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Population Health in the Age of Prevention

Blog, Healthcare | September 19, 2017

By: Jordan Benadiba, Account Supervisor, Health & Wellness Team

Canadians aren’t getting healthier. Instead, we are becoming unhealthier each year – rates of obesity continue to increase, as do rates of chronic disease. In response to this concerning trend, governments at both the federal and provincial levels are undertaking regulations and instituting measures to improve population health; specifically focusing on prevention.

Prevention has become a major public health focus within the last few years across developed countries. Governments are opting to try to prevent childhood obesity, type 2 diabetes and heart disease, in order to reduce future healthcare costs and, ideally, foster a healthy active future society. In 2016, Canada spent roughly $228 billion on the healthcare system, or $6,299 per person. [1]

In Canada, the federal government is proposing significant public health changes including:
• banning trans fats;
• changes to nutritional labeling to ensure more Canadians understand their grocery purchases;
• changes to Canada’s food guide; and
• a ban on the marketing of junk food to children under 17.

Provincially, the Ontario government now requires food service providers with 20 or more locations to post the calorie count of each item on its menu. It also just recently announced that it will partner with Carrot Rewards, a health promotion app, for a one-year pilot program.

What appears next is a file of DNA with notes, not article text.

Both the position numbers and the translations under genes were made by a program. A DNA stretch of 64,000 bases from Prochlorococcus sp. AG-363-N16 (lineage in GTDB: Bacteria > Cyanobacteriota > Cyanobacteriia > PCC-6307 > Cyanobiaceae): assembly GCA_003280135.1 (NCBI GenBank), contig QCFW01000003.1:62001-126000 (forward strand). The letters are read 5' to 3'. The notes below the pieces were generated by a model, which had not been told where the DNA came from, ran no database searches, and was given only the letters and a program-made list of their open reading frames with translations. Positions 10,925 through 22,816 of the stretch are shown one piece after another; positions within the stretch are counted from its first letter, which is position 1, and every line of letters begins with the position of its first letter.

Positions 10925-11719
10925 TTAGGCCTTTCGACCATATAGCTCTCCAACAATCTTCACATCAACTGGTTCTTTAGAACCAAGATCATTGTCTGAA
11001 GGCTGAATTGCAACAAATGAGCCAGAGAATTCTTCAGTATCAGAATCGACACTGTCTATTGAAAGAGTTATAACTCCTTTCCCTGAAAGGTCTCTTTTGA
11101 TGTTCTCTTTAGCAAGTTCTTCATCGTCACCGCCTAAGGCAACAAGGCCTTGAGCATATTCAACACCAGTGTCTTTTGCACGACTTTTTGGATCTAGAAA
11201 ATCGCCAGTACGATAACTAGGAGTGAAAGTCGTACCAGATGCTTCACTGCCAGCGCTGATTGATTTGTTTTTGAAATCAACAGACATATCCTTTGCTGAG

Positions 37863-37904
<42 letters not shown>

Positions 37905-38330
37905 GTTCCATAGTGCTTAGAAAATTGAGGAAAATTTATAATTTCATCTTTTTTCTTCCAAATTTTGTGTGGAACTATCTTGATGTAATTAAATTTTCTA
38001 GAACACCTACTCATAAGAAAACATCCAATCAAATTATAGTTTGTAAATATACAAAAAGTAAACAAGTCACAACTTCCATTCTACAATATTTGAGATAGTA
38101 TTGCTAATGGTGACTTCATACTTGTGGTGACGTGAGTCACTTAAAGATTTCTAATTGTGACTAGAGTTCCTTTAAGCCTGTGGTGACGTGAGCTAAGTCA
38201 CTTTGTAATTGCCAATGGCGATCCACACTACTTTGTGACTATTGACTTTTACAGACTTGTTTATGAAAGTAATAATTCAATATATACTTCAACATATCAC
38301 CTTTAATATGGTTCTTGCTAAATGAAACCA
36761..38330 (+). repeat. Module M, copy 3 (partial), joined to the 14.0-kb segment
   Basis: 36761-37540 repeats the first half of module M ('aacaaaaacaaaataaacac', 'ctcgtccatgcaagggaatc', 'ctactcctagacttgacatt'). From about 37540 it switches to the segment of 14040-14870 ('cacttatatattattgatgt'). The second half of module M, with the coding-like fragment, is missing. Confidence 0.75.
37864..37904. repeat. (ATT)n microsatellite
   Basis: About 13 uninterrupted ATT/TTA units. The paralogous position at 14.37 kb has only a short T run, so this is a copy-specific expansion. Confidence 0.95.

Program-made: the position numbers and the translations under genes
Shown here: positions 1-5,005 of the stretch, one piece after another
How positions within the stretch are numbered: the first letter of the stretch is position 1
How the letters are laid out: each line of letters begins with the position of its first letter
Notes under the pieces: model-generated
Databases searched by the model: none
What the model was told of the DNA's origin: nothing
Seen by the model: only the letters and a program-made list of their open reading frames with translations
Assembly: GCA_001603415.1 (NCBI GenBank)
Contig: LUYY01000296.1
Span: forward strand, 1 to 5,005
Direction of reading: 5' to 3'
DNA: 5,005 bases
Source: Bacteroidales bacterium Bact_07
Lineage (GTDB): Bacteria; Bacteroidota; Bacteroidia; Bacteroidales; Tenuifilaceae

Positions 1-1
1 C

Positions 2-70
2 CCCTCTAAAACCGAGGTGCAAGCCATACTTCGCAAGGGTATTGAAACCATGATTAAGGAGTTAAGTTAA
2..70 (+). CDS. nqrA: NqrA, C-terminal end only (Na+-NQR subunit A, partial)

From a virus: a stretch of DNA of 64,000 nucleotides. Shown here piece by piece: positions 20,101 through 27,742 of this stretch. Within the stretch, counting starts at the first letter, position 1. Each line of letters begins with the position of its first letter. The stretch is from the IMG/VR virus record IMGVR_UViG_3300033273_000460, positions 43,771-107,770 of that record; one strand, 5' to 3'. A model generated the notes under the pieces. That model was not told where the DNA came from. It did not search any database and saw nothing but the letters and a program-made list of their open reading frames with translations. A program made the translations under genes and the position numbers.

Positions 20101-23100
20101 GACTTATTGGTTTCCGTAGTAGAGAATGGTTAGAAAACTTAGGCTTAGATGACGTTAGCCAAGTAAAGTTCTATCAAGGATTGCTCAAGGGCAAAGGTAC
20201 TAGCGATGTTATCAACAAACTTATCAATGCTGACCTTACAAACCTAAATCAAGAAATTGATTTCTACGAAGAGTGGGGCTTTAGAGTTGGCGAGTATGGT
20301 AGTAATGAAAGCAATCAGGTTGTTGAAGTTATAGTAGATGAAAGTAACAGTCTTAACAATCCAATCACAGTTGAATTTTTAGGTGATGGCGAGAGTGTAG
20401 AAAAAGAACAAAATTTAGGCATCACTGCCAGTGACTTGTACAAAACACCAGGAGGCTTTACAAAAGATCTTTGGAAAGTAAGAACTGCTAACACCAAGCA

Efforts such as these are designed to help Canadians make healthier choices and remove barriers or impediments. What Canadian governments haven’t opted to do is impose a punitive tax, as has been the case elsewhere. For example, Hungary has imposed a “chips tax,” targeting packaged foods high in sodium and sugar. While Denmark tried and has since repealed a tax on saturated fat.
While many health promotion and health advocacy organizations support punitive tax measures on specific foods and beverages, current Canadian governments have resisted implementing such tools, opting to promote healthy active living and positive choices instead.
Should current measures fail to slow rates of chronic disease, it seems likely that more governments, including Canada’s, will be willing to consider and possibly implement punitive tax measures on foods and drinks deemed unhealthy.
How those measures will be communicated to the public at-large will be an essential component towards ensuring general support rather than opposition. GCI’s Health & Wellness practice is well versed in regulation, health policy and adapt at communicating complex concepts in an easy to understand manner.

 

 

 

[1] Canadian Institute for Health Information. Health Spending. https://www.cihi.ca/en/health-spending. Accessed July 2017.